By TWD Australia

May 27, 2016 | News

How Can I Afford to Buy a House?

There are two types of home buyer. Which one are you?

People who ask this question fall into two categories. There are the ones who are asking how they can afford ANY house, then there are the ones who are asking how they can afford a PARTICULAR house.

Lets start with the first group.

In order to be in a position to buy a house, you need to have a few things. First of all, you need a regular income that allows you to save money. Loan approval amounts are normally calculated as a percentage of your income, and allowing for any additional debts you might have, such as credit cards, personal loans and car payments. Every lender will have a slightly different formula to calculate the maximum you can lend, but essentially, the more you earn (and the less outstanding debts you already have), the more you will be able to borrow.

As well as a regular income, you need to have a deposit for the mortgage – this shows the lender that not only do you have the income to repay the loan, but you also have a proven ability to manage your spending and save the surplus. There is also an additional benefit for you if you can save more than twenty percent of the loan amount (this percentage can also vary from lender to lender). You will avoid having to pay lenders mortgage insurance (LMI).

LMI is an insurance policy that covers the lender if you default on the loan, they sell the property, and the sale amount falls short of covering the remaining loan balance. Essentially it almost guarantees that they won’t be out of pocket even if you do default. As house prices are unlikely to drop by more than twenty percent, having a twenty percent deposit is viewed as providing enough security over the loan. However, if you don’t have that amount, you pay for the insurance premiums – and they aren’t cheap! How much? The amount you are looking to borrow, the amount you have saved and the specific policy of the lender will determine the exact amount, but it could run into the thousands. Understand that this insurance isn’t protecting you in the event of injury, job loss or death, that’s Mortgage Protection Insurance. LMI simply ensures that the lender gets their money back. Now you can see why a deposit is vital.

If you have an income and some savings, it’s time to go shopping! Not for a house just yet. First you should shop for your loan with different lenders, because the varied criteria between lenders will mean that you could get approval for significantly different maximum amounts from one lender to the next. At this point, you may want to consult an independent adviser, because getting approval for an amount doesn’t mean you should automatically borrow up to that amount. Consider your own circumstances and the amount of sacrifice you are willing to make (more money on repayments means less money elsewhere), before simply signing on the dotted line.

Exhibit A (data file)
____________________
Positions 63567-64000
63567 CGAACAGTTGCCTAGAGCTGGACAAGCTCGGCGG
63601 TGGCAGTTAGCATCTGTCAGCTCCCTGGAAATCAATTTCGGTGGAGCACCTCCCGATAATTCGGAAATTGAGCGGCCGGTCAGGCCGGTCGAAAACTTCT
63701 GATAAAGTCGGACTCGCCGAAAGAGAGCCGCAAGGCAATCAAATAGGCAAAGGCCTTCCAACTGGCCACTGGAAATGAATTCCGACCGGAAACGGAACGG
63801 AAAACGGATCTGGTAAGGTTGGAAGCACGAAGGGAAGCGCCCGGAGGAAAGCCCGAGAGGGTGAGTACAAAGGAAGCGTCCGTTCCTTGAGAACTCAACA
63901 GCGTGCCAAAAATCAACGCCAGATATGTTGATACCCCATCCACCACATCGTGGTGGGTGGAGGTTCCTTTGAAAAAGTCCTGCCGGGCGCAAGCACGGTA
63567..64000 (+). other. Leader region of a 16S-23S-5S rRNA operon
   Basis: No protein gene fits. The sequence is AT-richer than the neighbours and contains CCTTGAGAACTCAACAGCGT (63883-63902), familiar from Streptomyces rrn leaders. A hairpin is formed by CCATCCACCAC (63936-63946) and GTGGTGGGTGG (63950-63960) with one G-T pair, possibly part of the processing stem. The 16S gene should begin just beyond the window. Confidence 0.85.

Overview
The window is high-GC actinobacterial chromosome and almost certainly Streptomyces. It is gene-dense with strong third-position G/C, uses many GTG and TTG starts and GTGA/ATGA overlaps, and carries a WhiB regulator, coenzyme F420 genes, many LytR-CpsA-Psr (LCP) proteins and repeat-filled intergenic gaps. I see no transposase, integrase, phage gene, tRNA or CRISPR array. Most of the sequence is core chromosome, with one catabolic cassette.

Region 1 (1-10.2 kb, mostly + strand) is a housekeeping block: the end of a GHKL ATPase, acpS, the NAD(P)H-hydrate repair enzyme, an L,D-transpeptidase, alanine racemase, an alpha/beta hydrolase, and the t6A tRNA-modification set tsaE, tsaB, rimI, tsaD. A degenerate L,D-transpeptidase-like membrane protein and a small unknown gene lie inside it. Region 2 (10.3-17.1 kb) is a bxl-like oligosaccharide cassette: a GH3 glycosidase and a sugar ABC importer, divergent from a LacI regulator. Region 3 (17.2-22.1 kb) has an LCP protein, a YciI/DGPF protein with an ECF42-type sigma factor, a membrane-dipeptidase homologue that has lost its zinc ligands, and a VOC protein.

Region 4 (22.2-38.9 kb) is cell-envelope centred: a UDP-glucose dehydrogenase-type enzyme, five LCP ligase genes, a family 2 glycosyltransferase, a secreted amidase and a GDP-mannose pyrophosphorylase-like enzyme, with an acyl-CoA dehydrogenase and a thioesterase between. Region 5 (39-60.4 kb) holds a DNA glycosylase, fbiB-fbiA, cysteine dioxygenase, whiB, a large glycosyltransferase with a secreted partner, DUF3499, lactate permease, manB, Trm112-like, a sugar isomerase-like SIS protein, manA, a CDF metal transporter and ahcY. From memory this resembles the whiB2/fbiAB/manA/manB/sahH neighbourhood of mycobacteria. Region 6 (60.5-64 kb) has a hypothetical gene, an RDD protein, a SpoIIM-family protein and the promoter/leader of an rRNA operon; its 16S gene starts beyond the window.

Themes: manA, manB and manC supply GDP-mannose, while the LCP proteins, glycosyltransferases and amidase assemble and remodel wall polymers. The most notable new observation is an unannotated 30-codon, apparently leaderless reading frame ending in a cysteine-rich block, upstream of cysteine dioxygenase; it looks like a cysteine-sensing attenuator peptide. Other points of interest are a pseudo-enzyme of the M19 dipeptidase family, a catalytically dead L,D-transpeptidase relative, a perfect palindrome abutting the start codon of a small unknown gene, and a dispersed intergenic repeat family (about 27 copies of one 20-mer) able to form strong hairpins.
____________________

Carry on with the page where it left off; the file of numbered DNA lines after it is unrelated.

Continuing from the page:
Now you are ready to start looking at properties in earnest. And here’s where the second group of people (the ones wanting that special property) will join us.

Knowing how much you can borrow will give you a clear understanding of what sort of property you can afford, and unless you are willing to wait until you’ve saved more or have a better-paying job, spending a lot of effort looking at houses above (or even right up to) your limit will largely be an exercise in futility. This comes back to borrowing what you can repay, not what the lender may loan you. There’s no point getting the house of your dreams if it means you have sacrificed the rest of your lifestyle to achieve it, or worse, that you default on the repayments and lose the house. You also need to allow for the incidental expenses of buying a property (things like stamp duty, lawyers and accountants fees, building inspections), because they run into the thousands as well. Then there are the ‘moving in’ expenses like telephone, and electricity. It all adds up.

So, in answer to the question, ‘How can I afford to buy a house?’

  • Take the time to create a personal budget (if you don’t already have one) in order to set aside savings.
  • Have a look at the real estate market to get an idea of how much the sort of property you’re looking for costs.
  • Set a goal of saving a deposit of twenty percent of the estimated purchase price.
  • Once you have the deposit, consult a number of lenders (and seek independent advice) to see what you can borrow.
  • Ensure that you aren’t going to over-invest and put yourself at risk of defaulting.
  • Look at Mortgage Protection Insurance (in case something happens to you).

Following these tips will put you in the best position to secure the home of your dreams – without having it turn into a nightmare down the track!

By Troy MacMillan

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Words by TWD Australia.